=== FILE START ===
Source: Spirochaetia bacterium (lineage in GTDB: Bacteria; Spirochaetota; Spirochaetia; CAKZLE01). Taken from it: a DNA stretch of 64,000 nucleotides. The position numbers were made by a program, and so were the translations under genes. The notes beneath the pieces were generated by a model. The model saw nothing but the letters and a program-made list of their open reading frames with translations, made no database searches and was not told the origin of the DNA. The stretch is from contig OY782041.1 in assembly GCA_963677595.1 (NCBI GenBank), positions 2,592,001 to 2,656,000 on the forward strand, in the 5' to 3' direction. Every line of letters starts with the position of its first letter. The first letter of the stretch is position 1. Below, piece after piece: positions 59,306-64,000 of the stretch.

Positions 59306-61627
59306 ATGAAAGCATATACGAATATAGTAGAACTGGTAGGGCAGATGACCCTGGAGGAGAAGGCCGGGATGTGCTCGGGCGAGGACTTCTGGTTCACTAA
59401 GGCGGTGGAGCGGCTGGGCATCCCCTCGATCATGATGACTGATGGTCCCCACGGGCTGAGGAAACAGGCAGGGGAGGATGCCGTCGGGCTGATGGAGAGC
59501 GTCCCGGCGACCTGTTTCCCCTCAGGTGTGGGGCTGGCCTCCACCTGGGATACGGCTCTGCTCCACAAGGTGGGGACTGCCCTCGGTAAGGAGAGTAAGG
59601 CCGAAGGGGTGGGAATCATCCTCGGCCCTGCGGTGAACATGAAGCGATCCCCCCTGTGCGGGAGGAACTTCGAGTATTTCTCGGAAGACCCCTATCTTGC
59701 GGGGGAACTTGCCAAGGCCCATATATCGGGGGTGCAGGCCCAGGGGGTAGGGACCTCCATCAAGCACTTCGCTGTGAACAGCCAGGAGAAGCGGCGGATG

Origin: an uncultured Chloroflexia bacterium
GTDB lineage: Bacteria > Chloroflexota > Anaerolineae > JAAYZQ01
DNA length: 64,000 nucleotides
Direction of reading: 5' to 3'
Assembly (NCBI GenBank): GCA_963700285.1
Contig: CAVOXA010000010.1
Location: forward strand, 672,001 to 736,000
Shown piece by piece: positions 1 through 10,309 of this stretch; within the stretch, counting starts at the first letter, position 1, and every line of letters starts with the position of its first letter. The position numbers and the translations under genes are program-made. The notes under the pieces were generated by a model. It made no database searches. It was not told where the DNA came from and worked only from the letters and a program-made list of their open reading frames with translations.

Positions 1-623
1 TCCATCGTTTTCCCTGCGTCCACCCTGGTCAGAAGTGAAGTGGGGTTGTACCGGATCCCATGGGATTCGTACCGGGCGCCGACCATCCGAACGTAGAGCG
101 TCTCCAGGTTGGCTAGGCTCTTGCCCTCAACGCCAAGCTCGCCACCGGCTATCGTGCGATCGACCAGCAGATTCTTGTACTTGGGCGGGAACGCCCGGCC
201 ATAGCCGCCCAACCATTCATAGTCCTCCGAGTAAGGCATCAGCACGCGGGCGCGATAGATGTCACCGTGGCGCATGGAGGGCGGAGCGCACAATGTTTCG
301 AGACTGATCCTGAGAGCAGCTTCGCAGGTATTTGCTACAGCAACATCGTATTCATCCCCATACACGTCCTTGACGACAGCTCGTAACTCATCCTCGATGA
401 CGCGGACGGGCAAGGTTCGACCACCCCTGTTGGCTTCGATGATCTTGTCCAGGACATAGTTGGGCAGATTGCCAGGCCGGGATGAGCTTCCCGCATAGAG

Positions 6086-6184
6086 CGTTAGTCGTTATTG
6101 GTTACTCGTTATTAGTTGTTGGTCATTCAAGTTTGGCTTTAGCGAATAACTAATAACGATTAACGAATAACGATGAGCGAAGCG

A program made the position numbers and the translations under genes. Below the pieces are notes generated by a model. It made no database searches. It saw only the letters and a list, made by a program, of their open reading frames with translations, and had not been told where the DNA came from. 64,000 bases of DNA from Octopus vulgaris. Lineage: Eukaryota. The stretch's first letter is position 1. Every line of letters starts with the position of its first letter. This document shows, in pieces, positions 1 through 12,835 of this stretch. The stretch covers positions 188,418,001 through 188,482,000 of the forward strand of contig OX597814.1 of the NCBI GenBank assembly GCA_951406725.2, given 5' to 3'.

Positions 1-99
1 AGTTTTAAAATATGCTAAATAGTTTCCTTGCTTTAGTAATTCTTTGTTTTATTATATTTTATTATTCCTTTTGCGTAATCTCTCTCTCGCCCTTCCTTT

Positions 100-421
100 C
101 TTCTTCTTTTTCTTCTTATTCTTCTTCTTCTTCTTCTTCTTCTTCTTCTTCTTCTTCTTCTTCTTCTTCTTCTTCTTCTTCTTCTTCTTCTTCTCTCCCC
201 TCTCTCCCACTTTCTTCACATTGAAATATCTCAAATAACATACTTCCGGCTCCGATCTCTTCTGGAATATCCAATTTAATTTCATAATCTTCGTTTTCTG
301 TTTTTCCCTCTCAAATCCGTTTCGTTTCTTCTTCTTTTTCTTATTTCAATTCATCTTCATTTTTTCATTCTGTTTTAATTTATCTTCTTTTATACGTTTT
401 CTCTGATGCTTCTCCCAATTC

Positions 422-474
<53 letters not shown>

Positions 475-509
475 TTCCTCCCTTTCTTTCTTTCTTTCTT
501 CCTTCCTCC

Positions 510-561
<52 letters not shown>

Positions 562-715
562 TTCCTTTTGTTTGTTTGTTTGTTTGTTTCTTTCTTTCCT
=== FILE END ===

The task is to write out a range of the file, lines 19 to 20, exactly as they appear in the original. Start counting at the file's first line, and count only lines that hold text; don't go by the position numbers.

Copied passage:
201 ATAGCCGCCCAACCATTCATAGTCCTCCGAGTAAGGCATCAGCACGCGGGCGCGATAGATGTCACCGTGGCGCATGGAGGGCGGAGCGCACAATGTTTCG
301 AGACTGATCCTGAGAGCAGCTTCGCAGGTATTTGCTACAGCAACATCGTATTCATCCCCATACACGTCCTTGACGACAGCTCGTAACTCATCCTCGATGA